East Harlem blast victims scramble to find permanent housing

Mayor’s Fund rental assistance to expire in July

May.May 22, 2014 12:15 PM

Two months after a pair of East Harlem buildings crumbled in the wake of an explosion, only two of the 13 displaced families have found permanent housing.

The Mayor’s Fund to Advance New York City is paying the former residents’ rent for three months, sending those who still lack housing into a scramble to find new lodging, the Wall Street Journal reported.

“The biggest challenge that we hear is the people are frustrated that they haven’t found a permanent place to live,” Pura Cruz, an outreach coordinator with nonprofit LSA Family Health Service, told the Journal. “They’re anticipating help from [the city] and nothing really has happened.”

The city provided temporary housing in the wake of the blast.

Many of the blast victims want to stay in the neighborhood, but have low incomes and are surrounded by rising rents. In the two destroyed buildings, rents ranged from around $450 to $1,000 per month, with a few as low as $140 per month. Several were two or three-bedroom units. The average resident income, meanwhile, was about $25,900, according to Housing Preservation and Development Department data cited by the Journal.

“We are working with the families as well as our local sponsors to help identify permanent-housing options that meet the needs of each household,” a city Department of Housing Preservation and Development spokesperson told the paper, adding that the agency is also helping eligible families apply for rental assistance programs like Section 8. [WSJ]Julie Strickland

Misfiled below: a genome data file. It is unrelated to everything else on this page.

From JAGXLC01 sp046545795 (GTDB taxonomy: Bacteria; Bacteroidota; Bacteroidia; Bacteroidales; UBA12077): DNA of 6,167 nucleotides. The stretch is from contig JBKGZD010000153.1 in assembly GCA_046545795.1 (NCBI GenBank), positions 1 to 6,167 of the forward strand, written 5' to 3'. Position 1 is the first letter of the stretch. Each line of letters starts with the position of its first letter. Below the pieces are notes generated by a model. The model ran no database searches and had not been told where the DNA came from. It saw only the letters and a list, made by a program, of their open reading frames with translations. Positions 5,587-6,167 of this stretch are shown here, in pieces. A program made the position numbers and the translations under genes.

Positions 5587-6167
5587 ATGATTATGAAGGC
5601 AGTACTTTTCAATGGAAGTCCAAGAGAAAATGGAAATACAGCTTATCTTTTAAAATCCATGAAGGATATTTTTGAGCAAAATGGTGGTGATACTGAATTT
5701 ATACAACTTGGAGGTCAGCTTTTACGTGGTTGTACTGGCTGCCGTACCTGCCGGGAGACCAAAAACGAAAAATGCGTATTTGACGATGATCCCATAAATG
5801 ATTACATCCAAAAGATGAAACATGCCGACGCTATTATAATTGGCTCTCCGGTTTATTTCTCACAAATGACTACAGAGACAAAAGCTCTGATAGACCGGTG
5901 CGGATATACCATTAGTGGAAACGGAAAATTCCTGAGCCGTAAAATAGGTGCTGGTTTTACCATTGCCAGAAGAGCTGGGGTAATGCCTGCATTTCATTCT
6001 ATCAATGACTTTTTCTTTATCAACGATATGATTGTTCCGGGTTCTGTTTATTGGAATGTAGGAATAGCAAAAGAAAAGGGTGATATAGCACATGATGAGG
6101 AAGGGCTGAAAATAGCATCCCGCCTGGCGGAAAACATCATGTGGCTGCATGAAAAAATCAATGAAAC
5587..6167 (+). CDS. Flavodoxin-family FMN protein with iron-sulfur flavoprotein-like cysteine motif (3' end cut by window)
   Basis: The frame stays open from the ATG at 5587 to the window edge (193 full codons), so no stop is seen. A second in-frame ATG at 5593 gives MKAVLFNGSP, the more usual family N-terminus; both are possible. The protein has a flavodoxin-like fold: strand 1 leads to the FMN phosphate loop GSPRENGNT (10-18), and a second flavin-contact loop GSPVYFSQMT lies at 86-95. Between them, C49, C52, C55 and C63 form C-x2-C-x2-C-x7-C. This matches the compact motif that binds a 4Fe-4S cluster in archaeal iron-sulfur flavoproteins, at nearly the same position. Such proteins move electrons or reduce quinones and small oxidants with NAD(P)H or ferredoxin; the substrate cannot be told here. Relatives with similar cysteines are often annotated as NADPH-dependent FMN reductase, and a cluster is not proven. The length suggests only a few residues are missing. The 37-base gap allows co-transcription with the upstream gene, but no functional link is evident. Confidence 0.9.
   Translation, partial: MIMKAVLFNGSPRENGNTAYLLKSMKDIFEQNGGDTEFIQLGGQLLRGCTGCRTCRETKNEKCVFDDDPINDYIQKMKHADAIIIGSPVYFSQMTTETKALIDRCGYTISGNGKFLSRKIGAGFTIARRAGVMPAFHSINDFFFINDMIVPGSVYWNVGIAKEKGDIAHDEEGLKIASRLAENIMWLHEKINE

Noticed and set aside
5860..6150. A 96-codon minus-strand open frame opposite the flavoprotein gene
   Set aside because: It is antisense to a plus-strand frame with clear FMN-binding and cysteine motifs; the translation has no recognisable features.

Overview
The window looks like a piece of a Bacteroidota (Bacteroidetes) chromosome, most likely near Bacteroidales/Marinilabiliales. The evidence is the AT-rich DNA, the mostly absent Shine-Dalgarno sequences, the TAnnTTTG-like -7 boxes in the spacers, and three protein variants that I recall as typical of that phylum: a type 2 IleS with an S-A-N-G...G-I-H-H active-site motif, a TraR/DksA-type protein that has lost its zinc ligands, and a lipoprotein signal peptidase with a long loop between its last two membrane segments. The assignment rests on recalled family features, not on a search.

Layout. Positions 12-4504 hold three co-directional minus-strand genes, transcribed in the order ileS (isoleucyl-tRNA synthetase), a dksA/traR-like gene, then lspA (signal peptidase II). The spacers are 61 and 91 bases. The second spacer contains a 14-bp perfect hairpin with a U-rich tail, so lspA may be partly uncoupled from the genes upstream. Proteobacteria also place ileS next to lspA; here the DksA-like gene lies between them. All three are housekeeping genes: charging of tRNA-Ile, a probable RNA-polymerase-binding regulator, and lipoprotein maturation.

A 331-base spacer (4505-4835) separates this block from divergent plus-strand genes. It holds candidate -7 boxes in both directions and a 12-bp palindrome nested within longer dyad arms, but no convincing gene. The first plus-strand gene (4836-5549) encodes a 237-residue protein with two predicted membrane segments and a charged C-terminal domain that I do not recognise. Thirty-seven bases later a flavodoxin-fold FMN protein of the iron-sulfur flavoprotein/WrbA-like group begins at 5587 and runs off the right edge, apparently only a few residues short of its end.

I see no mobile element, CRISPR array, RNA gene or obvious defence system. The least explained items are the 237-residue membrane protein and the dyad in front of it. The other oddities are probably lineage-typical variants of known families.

Related Articles

A rendering of 165 Broome Street (Credit: Handel Architects)

Nonprofit plans affordable housing development near Essex Crossing

All Falls Down: Kanye West’s “Star Wars”-themed affordable housing plan hits snag

All Falls Down: Kanye West’s “Star Wars”-themed affordable housing plan hits snag

CHIP's Jay Martin 

“The landlord is just a collection agent for the city,” CHIP head argues

(Credit: iStock)

Analysis: As coronavirus spreads, here are all the active hot water violations in NYC

From left: Joe Biden, Elizabeth Warren, Michael Bloomberg, Bernie Sanders and Amy Klobuchar (Credit: Getty Images)

Here’s how Bernie, Biden and the remaining presidential candidates would tackle housing crisis

From left: Former New York City Mayor Mike Bloomberg, former South Bend, Indiana Mayor Pete Buttigieg, Sen. Elizabeth Warren, Sen. Bernie Sanders, former Vice President Joe Biden and Sen. Amy Klobuchar (Photo by Win McNamee/Getty Images)

Candidates talk housing issues at Democratic debate

DSS commissioner Steven Banks with 148 West 124th Street (left) and 79 East 125th Street (right) (Credit: Google Maps and Getty Images)

City will convert 14 apartment buildings into housing for homeless

A rendering of The Dime at 209 Havemeyer Street in Brooklyn (Credit: Fogarty Finger)

New city rule requires luxury rental buildings to house homeless families